James Shikwati writes:
Kenyan peasants (and by extension over 70% of Africa's farming population) already practice organic farming. They cannot access technology, fertilizer, pesticides, and quality seeds but heavily depend on the 'will of nature' to harvest their crops. Our farmers use hand-held back-breaking hoes, and are exposed to hot sun rays 6 hours per day (on average) in order to finally deliver ugali (maize meal )on the table. We are starving precisely because we practice organic farming albeit inadvertently!It's a good piece, touching on attempts by westerners to impose organic farming in Africa:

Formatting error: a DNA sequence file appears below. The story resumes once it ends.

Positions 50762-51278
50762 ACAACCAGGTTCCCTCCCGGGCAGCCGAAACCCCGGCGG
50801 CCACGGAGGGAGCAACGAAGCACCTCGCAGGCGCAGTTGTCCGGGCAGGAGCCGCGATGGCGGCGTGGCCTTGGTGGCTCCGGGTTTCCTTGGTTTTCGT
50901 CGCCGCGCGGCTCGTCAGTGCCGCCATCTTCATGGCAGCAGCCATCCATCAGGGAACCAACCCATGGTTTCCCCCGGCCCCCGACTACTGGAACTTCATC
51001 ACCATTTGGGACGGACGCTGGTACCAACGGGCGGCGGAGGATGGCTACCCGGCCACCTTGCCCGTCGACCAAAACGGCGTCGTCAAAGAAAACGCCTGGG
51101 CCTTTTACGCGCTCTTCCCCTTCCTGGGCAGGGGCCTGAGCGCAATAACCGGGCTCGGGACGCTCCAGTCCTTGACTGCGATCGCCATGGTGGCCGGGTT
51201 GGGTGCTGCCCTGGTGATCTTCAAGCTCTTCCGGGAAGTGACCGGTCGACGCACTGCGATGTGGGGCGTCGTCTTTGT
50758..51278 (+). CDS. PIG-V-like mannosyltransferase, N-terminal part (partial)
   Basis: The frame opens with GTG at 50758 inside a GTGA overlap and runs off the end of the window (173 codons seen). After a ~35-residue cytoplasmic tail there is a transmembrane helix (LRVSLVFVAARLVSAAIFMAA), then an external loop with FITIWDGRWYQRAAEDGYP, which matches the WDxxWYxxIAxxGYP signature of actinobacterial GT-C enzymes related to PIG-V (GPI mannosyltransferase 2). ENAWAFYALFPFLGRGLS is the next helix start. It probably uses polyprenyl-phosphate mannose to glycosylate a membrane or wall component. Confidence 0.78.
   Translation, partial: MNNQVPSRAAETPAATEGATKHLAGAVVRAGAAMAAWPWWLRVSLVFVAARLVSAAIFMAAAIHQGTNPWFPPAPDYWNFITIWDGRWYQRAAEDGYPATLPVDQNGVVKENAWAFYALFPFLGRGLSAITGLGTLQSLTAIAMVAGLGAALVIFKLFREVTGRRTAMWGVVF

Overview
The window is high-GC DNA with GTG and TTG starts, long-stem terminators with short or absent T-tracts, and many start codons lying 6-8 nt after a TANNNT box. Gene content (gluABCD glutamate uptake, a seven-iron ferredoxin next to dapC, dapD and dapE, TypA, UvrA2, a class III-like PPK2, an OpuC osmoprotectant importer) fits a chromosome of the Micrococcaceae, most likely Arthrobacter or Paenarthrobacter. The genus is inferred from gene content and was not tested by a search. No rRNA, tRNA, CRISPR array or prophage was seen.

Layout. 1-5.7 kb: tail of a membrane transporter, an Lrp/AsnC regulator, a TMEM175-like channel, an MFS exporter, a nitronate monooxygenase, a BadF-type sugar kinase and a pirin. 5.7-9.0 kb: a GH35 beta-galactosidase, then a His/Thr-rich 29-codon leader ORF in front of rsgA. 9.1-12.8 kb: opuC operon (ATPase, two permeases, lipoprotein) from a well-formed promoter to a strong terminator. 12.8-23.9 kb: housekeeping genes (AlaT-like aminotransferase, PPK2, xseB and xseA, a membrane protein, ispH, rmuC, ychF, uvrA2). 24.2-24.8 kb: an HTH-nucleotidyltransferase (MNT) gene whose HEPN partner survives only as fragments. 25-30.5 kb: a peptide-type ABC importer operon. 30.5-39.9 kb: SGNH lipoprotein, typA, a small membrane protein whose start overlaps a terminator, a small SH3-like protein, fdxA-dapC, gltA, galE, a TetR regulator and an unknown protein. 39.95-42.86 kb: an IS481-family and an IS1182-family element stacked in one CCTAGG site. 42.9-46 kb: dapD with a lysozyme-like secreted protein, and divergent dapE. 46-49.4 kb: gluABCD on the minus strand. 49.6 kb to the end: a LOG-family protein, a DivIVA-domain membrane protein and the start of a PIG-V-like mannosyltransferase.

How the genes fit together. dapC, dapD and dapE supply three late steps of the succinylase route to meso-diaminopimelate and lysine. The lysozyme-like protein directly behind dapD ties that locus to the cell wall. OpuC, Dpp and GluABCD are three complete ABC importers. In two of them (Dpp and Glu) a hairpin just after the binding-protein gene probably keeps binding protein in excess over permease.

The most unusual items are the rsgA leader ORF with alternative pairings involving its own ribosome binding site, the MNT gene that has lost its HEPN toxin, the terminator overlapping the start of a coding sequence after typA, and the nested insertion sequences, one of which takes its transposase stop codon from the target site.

I came across an interesting internet posting that read thus: "Starved by the rich: the cult of organic food imposed on Africa." The writer, Waldo Vanderhaeghen, argues that wealthy countries are blocking biotechnological progress from deprived regions like Africa by giving incentives that make it difficult for peasants to access technology. The organic 'cult' members, according to Waldo, are basically anti-technology.They abhor use of pesticides, large industrial farms and seek to consume locally grown food to avoid a 'large carbon foot print.' (This means soon, you will not export far and wide lest you violate the foot print!)and lamenting the lack of access to biotechnology and interest in developing agricultural production of indigenous African plants.